About Cytomedix, Inc. Cytomedix, Inc. is an autologous regenerative therapies company commercializing innovative platelet technologies for orthopedics and wound care with a pipeline of adult stem cell therapies for tissue repair. The Company markets the AutoloGel System, a device for the production of autologous platelet rich plasma ("PRP") gel for use on a variety of exuding wounds and the Angel Whole Blood Separation System, a blood processing device and disposable products used for the separation of whole blood into red cells, platelet poor plasma ("PPP") and PRP in surgical settings. On February 8, 2012 Cytomedix closed the acquisition of Aldagen, a biopharmaceutical company developing regenerative cell therapies based on its proprietary ALDH bright cell ("ALDHbr") technology, currently in a Phase 2 trial for the treatment of ischemic stroke. For additional information please visit

Safe Harbor StatementStatements contained in this press release not relating to historical facts are forward-looking statements that are intended to fall within the safe harbor rule for such statements under the Private Securities Litigation Reform Act of 1995. The information contained in the forward-looking statements is inherently uncertain, and Cytomedix' actual results may differ materially due to a number of factors, many of which are beyond Cytomedix' ability to predict or control, including among many others, risks and uncertainties related to the Company's ability to successfully integrate the Aldagen acquisition, to successfully manage contemplated clinical trials, to manage and address the capital needs, human resource, management, compliance and other challenges of a larger, more complex and integrated business enterprise, viability and effectiveness of the Company's sales approach and overall marketing strategies, commercial success or acceptance by the medical community, competitive responses, the Company's ability to raise additional capital and to continue as a going concern, and Cytomedix's ability to execute on its strategy to market the AutoloGel System as contemplated. To the extent that any statements made here are not historical, these statements are essentially forward-looking. The Company uses words and phrases such as "believes," "forecasted," "projects," "is expected," "remain confident," "will" and/or similar expressions to identify forward-looking statements in this press release. Undue reliance should not be placed on forward-looking information. These forward-looking statements are subject to known and unknown risks and uncertainties that could cause actual events to differ from the forward-looking statements. More information about some of these risks and uncertainties may be found in the reports filed with the Securities and Exchange Commission by Cytomedix, Inc. Cytomedix operates in a highly competitive and rapidly changing business and regulatory environment, thus new or unforeseen risks may arise. Accordingly, investors should not place any reliance on forward-looking statements as a prediction of actual results. Except as is expressly required by the federal securities laws, Cytomedix undertakes no obligation to update or revise any forward-looking statements, whether as a result of new information, changed circumstances or future events or for any other reason. Additional risks that could affect our future operating results are more fully described in our U.S. Securities and Exchange Commission filings, including our Annual Report for the year ended December 31, 2011 and other subsequent filings. These filings are available at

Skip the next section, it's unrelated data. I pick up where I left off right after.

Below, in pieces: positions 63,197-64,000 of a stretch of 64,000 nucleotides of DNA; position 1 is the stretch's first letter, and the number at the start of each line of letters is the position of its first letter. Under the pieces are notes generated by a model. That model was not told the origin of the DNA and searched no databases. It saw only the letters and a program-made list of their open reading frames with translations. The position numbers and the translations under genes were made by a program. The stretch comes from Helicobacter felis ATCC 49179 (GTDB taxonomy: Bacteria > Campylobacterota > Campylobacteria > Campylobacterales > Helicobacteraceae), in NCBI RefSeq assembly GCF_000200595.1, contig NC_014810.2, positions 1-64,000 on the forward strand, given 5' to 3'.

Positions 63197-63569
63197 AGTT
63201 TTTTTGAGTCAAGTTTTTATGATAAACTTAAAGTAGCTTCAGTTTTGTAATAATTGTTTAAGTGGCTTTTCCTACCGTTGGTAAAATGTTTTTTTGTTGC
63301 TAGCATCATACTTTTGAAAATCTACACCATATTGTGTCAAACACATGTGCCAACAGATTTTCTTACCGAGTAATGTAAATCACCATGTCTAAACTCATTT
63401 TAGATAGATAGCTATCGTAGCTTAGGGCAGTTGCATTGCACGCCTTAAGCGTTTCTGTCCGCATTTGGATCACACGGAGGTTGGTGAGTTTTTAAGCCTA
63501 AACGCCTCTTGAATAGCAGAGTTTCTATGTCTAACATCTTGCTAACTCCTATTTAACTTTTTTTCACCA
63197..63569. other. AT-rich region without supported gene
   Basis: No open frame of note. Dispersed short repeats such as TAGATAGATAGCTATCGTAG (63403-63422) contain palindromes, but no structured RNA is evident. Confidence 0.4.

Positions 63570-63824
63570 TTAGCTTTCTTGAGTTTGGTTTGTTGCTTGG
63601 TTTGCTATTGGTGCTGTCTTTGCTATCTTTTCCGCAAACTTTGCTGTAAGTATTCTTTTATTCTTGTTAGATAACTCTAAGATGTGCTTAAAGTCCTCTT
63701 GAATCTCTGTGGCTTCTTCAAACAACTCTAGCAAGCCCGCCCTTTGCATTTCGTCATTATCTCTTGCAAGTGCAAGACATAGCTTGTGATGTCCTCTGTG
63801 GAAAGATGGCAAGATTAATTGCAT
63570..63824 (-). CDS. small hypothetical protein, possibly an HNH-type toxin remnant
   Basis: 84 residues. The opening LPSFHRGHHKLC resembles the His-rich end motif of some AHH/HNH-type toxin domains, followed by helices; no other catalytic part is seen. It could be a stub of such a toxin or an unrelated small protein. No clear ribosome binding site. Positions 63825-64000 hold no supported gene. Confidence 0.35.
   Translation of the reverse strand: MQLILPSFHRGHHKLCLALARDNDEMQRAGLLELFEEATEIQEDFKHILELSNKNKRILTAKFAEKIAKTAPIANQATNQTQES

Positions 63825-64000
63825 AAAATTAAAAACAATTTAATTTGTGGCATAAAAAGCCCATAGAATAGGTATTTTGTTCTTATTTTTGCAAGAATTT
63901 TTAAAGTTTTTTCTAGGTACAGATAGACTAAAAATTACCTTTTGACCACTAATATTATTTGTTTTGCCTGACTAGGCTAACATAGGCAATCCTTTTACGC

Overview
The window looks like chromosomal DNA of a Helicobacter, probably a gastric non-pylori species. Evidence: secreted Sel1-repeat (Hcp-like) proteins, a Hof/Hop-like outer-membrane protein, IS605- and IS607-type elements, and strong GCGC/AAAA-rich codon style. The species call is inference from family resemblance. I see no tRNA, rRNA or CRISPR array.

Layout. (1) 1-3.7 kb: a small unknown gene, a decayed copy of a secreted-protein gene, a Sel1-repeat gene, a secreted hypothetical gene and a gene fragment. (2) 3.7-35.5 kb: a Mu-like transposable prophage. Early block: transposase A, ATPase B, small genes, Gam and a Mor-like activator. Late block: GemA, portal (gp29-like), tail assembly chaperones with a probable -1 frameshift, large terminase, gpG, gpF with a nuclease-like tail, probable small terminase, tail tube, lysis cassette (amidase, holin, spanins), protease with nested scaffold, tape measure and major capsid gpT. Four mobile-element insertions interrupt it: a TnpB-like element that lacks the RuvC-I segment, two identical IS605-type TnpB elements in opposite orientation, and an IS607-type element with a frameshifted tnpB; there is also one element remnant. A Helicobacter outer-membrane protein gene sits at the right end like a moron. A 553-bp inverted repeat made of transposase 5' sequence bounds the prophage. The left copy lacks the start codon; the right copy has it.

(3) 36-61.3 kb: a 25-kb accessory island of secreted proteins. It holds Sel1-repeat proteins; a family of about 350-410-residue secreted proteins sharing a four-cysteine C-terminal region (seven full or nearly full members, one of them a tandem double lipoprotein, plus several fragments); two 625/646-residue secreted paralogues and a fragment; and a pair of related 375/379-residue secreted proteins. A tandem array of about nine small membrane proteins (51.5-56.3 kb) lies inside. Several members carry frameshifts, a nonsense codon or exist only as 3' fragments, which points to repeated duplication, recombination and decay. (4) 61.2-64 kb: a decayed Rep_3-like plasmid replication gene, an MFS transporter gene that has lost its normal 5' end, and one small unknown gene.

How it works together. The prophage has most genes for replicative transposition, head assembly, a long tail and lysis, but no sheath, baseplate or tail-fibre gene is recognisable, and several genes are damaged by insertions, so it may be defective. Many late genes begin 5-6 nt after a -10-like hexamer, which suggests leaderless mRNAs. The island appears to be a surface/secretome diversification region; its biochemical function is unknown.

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Cytomedix Announces Collaboration With Duke University on Phase I Clinical Study of ALD-451 in Malignant Glioma